Some other tactics you might want to consider as you plan your own NaNoWriMo are listed below. The methods combine the best of the pantsing and planner approaches, allowing one to overcome the shortfalls with each.

The Post-it Method: Who are your characters? What are the major events in your book? What is the journey? Write a little something about each of these things on post-it notes that you can either put on the wall near where you write, or in a binder you can easily access. Then, arrange them. How? Well, chronologically perhaps. Or if you’re more a panster, perhaps by want. There’s nothing wrong with having conflicting post-its about where your story might go. As you head in one direction or another, or as you achieve the plot point, take it down and make a stack. Not only will this keep you on track, the stack of post-its will give you a visual confirmation that all your hard work is adding up.

The Flow Chart Method: That’s right, flow charts. Now, you don’t have to stick to all the rules, but just chart out your story. Make sure you leave room on the side to make notes. You can then branch out with different ideas if you have several about the twist your plot might take. As you eliminate options or advance in your plot, ex-out the unnecessary bits.

The Popsicle Stick Method: Go to your local craft store and purchase a bag of popsicle sticks. Write possible routes your story might take or details about your characters on as many as you feel comfortable with, then throw them in a bag. When you get stuck or need a pointer, randomly draw out a popsicle stick and remind yourself what you were thinking of when you wrote it and, more importantly, how you frame that in what you’re writing now.

Use a recycled plot. I’m not joking on this one. A wise friend constantly reminds me that there are no new stories. In fact, I don’t really believe that, but I will admit that there are very few. What changes are the details. If plotting isn’t your thing, but your excel at detail, at capturing the human condition, at examining the clockwork of soul, by all means recycle. But be wary: I’m not saying plagiarise. Plagiarism is bad, wrong, and lazy. But there are some generalized plots you see over and over, and don’t necessary get worn. The young lovers separated by the station of their families, for example, or the virtuous, strong hero overthrowing the tyrannical despot. It’s okay to tell a classic story, as long as the story you’re telling is yours.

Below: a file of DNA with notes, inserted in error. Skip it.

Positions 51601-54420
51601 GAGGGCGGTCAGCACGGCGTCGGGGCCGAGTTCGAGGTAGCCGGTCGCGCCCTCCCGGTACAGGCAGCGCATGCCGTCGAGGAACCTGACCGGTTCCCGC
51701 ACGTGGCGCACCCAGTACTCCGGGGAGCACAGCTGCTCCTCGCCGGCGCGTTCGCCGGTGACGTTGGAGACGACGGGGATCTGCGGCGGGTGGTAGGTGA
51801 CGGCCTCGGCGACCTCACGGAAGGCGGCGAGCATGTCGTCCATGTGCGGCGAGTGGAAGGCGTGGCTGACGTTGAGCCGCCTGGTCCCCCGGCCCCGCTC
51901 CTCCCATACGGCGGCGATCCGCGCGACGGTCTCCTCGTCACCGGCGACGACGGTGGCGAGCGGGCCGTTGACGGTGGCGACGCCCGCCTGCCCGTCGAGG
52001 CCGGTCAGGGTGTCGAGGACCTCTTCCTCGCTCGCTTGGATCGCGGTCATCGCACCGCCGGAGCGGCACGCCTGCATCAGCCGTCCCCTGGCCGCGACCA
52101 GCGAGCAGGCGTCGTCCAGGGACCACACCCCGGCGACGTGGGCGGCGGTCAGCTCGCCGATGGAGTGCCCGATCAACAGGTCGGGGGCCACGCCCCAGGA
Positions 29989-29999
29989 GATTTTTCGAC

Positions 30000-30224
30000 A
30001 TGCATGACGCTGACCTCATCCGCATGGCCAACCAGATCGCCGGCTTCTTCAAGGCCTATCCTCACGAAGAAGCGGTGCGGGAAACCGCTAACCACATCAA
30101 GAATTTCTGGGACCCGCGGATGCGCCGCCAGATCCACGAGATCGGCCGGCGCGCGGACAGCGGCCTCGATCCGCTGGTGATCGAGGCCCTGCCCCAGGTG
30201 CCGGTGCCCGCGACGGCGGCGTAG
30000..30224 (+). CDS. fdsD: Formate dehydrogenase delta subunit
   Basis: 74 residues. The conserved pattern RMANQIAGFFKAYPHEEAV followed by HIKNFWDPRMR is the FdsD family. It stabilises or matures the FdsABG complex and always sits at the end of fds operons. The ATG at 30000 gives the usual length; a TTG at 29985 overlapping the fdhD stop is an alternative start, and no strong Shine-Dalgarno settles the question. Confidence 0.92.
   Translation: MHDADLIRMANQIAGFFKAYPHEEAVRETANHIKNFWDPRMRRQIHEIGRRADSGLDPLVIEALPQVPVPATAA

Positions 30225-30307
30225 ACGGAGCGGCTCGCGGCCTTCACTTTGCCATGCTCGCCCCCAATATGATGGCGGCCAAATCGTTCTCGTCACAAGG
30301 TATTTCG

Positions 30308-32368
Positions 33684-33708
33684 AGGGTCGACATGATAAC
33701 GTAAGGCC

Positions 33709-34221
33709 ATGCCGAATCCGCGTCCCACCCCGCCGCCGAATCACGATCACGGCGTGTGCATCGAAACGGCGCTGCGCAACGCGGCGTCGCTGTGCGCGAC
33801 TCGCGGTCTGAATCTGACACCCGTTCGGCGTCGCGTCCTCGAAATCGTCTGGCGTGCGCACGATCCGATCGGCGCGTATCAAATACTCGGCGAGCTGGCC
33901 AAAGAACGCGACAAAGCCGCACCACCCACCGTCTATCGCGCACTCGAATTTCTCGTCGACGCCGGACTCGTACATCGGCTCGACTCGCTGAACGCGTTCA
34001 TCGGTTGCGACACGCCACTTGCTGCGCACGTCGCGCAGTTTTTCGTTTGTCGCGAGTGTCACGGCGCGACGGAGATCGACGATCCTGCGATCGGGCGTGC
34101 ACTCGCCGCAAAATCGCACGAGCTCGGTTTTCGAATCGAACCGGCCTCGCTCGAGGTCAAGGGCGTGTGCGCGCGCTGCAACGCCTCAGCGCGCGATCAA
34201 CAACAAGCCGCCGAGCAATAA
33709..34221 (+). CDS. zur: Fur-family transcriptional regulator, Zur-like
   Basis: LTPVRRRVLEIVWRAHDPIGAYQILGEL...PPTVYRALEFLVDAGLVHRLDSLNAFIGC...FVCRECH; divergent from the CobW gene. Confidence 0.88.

Phone a friend. Do you have a person in your life who just… gets you? Why not use them as a bouncing board. Throw off some ideas about your book and get their general reaction. Perhaps even stage a fake pitch, as though your friend is an agent and you’re trying to sell your intended book to them.

Pantsers: cut off shorts are also comfy. If you’re a pantser like me, you’re convinced that “outlining” is an ancient Norwegian cuss word. How about blurbing? Can you contain the essence of your book in 200 words or less? If not, why not give it a try? The brevity will give you lots of room to work as inspiration hits, but having a basic summary will orientate you about where you’re going.

Whatever method you use to help you get ready for NaNoWriMo, the most important thing is this: write. Write every day, even if only 100 words. Even if you know you’re going to delete those words in the first draft, write. Rome wasn’t built in a day, but the novel about it might be written in a month.

Killian McRae is an aspiring writer of romance, alternative history, and fantasy fiction, and also has a sizable portfolio of derivative fiction. Her first published novel, 12.21.12, will be released in December 2010. To learn more about her, please visit her website www.killianmcrae.com.

Interested in participating in NaNoWriMo?

Sign up at www.nanowrimo.org to get started and continue to visit the Fictionista Workshop homepage for tips and tools to aid you.

2 Comments  to  Outlining for the Pantser, Pantsing for the Outliner: Planning just enough and winging it sufficiently so you don’t get stuck during NaNoWriMo

  1. This was great information. Thanks for sharing!

  2. Excellent advice!

    I’m half plotter/half panster – I like to start with a brief outline, but then fill it in as the muse calls, tweaking and twisting it until I end up with a story. But having that little lead in before NaNo is critical!

    The hard part is ONLY writing the outline. Once the ideas start brewing, I get anxious to start writing! Waiting till November can be a torturous thing.

    Thanks for posting this.